I've spent half a century (yikes) writing for radio and print—mostly print. I hope to be still tapping the keys as I take my last breath.
Every year since 1267, the town of Egremont in northwest England has held a crab fair. The highlight of the fair, which is held on the third Saturday in September, is the World Gurning Championships. Contestants—and they come from all over the world—must stick their heads through a horse collar, known locally as a Baffin, and pull the most grotesque face they can manage.
According to The Guinness Book of World Records, “The only gurner to have won the World Championship ten times is Gordon Mattinson of Aspatria, Cumbria, from 1967-72 and 1974-77.”
Mattinson is a local, and looking at the list of previous winners, people from near Egremont seem to have a near lock on the title. Something in the water, perhaps? More likely it’s because the winner is determined by the volume of cheers from the crowd. Someone from Yokohama or Nairobi would seem to be at a big disadvantage.
England’s Rich Vein of Silliness
All over the English countryside, towns and villages compete with each other to devise daft events. Every spring the villagers of Brockworth, Gloucestershire, gather at nearby Cooper’s Hill. At the top of the very steep hill, someone releases a wheel of Double-Gloucester cheese. One second later, contestants try to catch it before it reaches the finish line at the bottom. As the cheese can reach speeds of 112 km/h (70 mph), it always wins the race. The human winner is the one who crosses the finish line first, and he or she gets the cheese.
However, everybody else has a jolly time because, due to the steepness of the hill and the rough ground, there are plenty of sprains, fractures, and even a few concussions.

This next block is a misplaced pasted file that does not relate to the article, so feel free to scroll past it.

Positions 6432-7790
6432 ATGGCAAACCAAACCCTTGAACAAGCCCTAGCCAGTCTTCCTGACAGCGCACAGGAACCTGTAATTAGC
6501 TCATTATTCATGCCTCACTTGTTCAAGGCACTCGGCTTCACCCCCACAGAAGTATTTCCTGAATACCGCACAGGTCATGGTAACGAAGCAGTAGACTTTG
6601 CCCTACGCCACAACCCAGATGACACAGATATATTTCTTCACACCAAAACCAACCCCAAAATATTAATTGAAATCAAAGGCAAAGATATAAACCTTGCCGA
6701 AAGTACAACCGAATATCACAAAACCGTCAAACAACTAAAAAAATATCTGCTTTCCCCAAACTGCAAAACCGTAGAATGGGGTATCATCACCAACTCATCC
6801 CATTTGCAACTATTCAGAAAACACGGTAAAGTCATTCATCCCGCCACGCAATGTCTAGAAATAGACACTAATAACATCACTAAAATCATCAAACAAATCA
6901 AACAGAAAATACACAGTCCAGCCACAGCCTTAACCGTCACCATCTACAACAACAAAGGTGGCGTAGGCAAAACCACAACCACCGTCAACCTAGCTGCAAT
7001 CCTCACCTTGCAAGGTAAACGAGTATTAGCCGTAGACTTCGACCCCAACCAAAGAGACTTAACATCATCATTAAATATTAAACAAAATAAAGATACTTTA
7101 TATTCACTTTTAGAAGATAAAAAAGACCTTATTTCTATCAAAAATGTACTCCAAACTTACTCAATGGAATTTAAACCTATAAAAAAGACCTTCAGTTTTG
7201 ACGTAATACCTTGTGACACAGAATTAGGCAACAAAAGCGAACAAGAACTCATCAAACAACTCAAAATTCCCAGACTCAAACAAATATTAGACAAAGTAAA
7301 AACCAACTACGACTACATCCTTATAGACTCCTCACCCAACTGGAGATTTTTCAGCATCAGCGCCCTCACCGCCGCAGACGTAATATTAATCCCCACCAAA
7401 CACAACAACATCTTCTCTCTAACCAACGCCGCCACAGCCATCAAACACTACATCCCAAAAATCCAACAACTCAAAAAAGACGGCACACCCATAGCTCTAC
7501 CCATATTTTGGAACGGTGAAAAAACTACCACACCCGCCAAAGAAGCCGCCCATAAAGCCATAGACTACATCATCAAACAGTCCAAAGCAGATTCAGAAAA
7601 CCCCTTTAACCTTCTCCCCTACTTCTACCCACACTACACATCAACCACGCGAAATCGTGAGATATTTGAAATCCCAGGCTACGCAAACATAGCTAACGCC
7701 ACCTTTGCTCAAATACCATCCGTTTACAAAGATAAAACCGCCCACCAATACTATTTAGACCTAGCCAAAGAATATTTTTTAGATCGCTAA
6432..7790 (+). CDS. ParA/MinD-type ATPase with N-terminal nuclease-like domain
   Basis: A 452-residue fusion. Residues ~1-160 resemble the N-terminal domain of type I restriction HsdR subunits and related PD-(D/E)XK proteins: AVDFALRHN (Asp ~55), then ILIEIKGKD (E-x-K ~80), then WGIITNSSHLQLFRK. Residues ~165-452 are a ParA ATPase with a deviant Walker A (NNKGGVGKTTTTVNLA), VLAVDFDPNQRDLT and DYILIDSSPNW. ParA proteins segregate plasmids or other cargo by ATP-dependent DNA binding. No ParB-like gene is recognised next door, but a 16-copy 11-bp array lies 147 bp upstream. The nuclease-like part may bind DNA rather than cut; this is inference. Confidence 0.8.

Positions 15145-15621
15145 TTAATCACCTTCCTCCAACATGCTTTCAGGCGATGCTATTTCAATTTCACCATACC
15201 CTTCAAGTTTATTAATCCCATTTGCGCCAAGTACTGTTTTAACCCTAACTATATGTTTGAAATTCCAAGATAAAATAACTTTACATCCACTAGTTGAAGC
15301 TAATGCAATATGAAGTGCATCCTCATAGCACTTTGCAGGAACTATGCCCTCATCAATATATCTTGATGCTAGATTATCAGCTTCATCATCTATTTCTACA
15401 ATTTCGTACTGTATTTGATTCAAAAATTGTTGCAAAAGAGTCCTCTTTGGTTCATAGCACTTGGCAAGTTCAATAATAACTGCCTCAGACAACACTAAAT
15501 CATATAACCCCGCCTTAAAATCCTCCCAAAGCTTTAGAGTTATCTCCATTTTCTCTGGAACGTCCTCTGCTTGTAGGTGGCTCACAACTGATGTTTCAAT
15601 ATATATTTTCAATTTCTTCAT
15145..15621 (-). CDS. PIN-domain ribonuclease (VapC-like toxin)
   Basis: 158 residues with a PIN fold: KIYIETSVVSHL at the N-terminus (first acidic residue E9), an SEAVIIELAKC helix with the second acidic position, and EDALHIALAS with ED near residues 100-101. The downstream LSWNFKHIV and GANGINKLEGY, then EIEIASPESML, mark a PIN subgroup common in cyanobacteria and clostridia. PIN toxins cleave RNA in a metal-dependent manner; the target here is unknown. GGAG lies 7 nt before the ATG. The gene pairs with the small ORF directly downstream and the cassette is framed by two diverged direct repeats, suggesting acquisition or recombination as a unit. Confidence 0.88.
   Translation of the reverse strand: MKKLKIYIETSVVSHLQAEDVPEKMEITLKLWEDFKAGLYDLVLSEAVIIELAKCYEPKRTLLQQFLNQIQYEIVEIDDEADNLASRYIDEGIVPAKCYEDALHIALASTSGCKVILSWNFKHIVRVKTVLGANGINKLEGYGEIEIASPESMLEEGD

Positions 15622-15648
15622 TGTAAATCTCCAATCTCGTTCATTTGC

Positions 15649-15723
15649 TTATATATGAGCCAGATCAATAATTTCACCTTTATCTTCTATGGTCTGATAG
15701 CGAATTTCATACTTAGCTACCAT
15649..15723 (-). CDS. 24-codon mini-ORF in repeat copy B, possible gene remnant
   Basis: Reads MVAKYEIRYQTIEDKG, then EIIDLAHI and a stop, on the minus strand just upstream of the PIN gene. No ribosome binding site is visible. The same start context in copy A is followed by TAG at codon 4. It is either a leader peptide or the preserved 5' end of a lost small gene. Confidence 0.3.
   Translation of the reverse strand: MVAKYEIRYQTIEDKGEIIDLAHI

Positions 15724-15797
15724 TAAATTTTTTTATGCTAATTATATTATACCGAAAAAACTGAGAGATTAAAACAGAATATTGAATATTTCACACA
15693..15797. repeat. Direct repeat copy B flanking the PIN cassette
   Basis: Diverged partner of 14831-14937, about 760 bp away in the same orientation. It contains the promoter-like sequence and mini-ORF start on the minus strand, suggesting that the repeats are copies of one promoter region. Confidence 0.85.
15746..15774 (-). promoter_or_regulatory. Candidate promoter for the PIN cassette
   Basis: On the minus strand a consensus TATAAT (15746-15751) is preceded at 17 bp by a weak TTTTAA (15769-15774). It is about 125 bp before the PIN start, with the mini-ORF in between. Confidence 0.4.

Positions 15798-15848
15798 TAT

On November 18, 2008, The Sydney Morning Herald quoted a spectator’s description of the event as, “20 young men chasing a cheese off a cliff and tumbling 200 yards to the bottom, where they are scraped up by paramedics and packed off to hospital.”
Bottle Kicking Between Villages
Visits to emergency rooms are a side effect of several rural “sports.” Two villages in south Leicestershire have been going at each other since the 17th century and perhaps much longer. Hallaton and Medbourne are as picturesque, serene, and bucolic as any photo in an English country village calendar, but on Easter Monday every year, there’s mayhem afoot.
A small beer keg, called a bottle, is the source of the disorder. People from the two villages and anybody else who is crazy enough to join in gather in a muddy field. There are two streams about a mile apart and the object of the game is to get the bottle into the other village’s river.
BBC News covered the event in 2005 and interviewed its organizer, Phil Allen. He said, “A different bottle is used for each point played and the first village to two points wins. The rules are very simple; there aren’t any.” That last point does lead to a bit of bloodshed.
The BBC story explained, “The event is accompanied by the ritual parading and cutting-up of a hare pie at the village church, which is said to date back to pagan fertility rituals (the tradition, not the pie). This is followed by the “Hare Pie Scramble,” during which pieces of hare pie are thrown to waiting combatants before the battle begins.”
Royal Shrovetide Football
Carnage happens in Ashbourne, Derbyshire, when the Up’Ards take on the Down’Ards. This is a no-rules football match (although handball would be a better name) that takes place over two days—Shrove Tuesday and Ash Wednesday. It traces its heritage back to the 17th century.
The Up’Ards are those born north of the River Henmore, which divides the town. It should be obvious where the Down’Ards come from.